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Bridging the Gap: The Dual Identity of Being a Black and Queer Man in Today's Society


Everything’s coming up rainbows. It’s the middle of June, the month when the world’s LGBTQ+ communities celebrate progress and the freedom to be ourselves. June is also when corporations superimpose tacky rainbows over everything to pander to those proud queer dollars. Consequently, if you’re a straight man, by now you may feel a bit inundated with messages about pride month. It may seem a little in your face.



And you’re not alone.


Pride month used to seem ‘a little in my face’ too. But it was my own feelings of shame that I was inundated with. I was still hiding a big part of myself from the people I was closest to – specifically my brothers and my father.


Our dad is a conservative Baptist preacher in Texas, and we were taught that being gay is wrong. Though I was born gay, I was born into an environment that was not gay-friendly. My rapport with the straight men in my life became about me code-switching and trying to ‘man up’ to keep everyone else happy, and to keep myself ‘out of Hell’ (I’m joking, a little). So, Pride month made me feel anything but proud.


As I matured, my constant code-switching became exhausting, but instead of having those tough but necessary conversations, I alienated my brothers and my father. I communicated with them less, censored which parts of my life I shared, and I let our relationships get more and more distant. I was convinced they would not accept the true me, though I had not given them the chance to prove me wrong. I became estranged from people I care about simply because they are straight and I am not.


The world is so polarized right now. We are often asked to pick sides: Black or white? Red or blue? Straight or gay? Us or them? What I have realized is that yes I am gay, yet, a tremendous part of who I am is situated at the intersection of Blackness and manhood. This intersectionality of identities creates a myriad of shared experiences and challenges with all my fellow Black brothers. Queer or straight, as Black men in America, we’ve all had to contend with the deep racism that exists in every social institution, and we’ve all been expected to sacrifice some part of our identity to advance our dreams. Even if you are not queer, and even if you are not a brother I am directly related to, you are part of an expanded brotherhood worthy of my familial support and solidarity.



Social reformation begins with the individual. When I had open and honest conversations with my straight brothers and Baptist, preacher father, I was able to eradicate the preconceived limits I had placed on how they viewed me in relation to my sexuality, manhood, and Brotherhood. These meaningful dialogues illuminated that yes, I’m queer but other than that, we have much more in common than not. I still need their advice with my finances and career development. I still want to bring the beer and come watch the playoffs on the big screen TV. I still need input on mental health, relationships and which whey protein is best for building lean muscle.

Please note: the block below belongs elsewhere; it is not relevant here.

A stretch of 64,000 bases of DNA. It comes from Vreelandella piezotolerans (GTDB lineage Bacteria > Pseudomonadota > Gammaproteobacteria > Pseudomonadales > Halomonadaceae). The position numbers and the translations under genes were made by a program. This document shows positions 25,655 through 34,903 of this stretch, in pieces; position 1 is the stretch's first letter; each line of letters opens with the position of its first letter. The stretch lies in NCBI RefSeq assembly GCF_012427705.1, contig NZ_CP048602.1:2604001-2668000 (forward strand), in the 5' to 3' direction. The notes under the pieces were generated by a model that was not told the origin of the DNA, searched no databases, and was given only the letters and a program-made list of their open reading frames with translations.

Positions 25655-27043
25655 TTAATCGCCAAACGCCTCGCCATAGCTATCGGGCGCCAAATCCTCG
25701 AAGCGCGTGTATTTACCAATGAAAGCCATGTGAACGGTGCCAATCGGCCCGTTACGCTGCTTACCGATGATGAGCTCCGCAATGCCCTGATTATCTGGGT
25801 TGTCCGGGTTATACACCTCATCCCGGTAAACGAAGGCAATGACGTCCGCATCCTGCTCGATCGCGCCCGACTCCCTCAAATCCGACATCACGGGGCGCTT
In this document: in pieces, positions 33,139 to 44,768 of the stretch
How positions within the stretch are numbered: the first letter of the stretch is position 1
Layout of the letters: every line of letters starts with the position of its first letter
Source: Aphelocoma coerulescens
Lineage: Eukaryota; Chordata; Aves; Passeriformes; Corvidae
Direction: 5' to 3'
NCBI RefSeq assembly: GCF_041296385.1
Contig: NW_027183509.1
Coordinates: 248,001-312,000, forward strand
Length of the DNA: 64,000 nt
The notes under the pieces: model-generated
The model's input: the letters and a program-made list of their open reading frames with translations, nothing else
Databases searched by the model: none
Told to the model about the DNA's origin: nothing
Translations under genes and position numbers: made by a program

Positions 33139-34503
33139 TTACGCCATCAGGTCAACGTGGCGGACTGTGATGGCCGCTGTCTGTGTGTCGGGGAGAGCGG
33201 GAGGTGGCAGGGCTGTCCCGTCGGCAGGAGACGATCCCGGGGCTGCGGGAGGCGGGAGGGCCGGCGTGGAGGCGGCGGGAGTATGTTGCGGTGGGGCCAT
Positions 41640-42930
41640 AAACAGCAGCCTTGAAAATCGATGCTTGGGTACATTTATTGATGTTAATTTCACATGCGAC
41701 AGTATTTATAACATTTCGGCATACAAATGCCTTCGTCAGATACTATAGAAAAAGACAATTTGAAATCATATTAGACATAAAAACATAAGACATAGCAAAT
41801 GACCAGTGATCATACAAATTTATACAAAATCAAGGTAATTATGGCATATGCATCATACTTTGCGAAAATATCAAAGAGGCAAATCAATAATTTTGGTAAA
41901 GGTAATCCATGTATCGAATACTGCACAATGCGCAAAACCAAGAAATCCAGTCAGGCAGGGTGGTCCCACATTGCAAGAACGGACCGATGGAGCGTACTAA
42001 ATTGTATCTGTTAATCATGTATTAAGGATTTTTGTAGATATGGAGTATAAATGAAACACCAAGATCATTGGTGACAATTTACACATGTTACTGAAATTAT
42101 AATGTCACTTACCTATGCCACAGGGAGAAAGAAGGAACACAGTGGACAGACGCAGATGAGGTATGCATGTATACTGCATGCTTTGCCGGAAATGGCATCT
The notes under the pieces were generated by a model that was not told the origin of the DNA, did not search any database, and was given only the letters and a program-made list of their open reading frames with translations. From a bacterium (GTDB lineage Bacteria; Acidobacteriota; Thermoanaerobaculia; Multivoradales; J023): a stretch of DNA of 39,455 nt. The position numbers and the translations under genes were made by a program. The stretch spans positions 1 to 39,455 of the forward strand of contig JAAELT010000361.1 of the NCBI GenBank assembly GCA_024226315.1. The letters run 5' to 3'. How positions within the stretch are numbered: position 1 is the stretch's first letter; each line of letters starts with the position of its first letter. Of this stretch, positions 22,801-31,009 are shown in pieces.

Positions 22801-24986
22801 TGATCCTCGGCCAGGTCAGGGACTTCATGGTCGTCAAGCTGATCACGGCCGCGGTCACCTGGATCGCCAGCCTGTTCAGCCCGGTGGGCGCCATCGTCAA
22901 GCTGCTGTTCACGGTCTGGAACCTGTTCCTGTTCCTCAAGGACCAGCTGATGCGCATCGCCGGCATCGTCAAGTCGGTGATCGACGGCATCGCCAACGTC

The lived experience of being both Black and male produces shared perspectives and a commonality that Black men can utilize to perceive each other with empathy and compassion, regardless of who we love romantically.



Straight men and gay men should be able to share spaces of empathy, empowerment, and compassion without it being questioned or labeled as “suspect.” As a Black man who also happens to be gay, my interest in your wellbeing should be seen as a natural resource and not misinterpreted as flirtation or having ulterior motives. It's about challenging homophobia and disrupting old paradigms of masculinity, gender identity, brotherhood, and allyship.


Now, more than ever, I recognize the need to be intentional in cultivating real connections with other Black men. Though we live separate lives, we are often treated similarly as we move throughout the world. For me, fostering and maintaining community with Black men regardless of sexuality is a means of understanding that in any given situation, there is another Black man that has had a similar experience and understands my perspective. It is confirmation that I am not alone. Other men have faced comparable challenges and they have triumphed. Sometimes all you need is a Brother to reassure you that no matter the circumstance, yes – I see you and I understand. You’ve got this. Every cloud has a silver lining or during the month of June, a rainbow.


Make sure to follow Teron Beal on Instagram.


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1 Yorum


Max R.
Max R.
30 Nis

"Straight men and gay men should be able to share spaces of empathy, empowerment, and compassion without it being questioned or labeled as “suspect.” You're right! Creating spaces where people understand and support each other is so important. Whether someone is gay, straight, or pretending to be straight, we should make them feel valued. It's great to see events where people of all types can join in and have a good time without anyone feeling left out. If we keep including others like this, soon everyone will feel like they belong. Then we'll all get along so much better.


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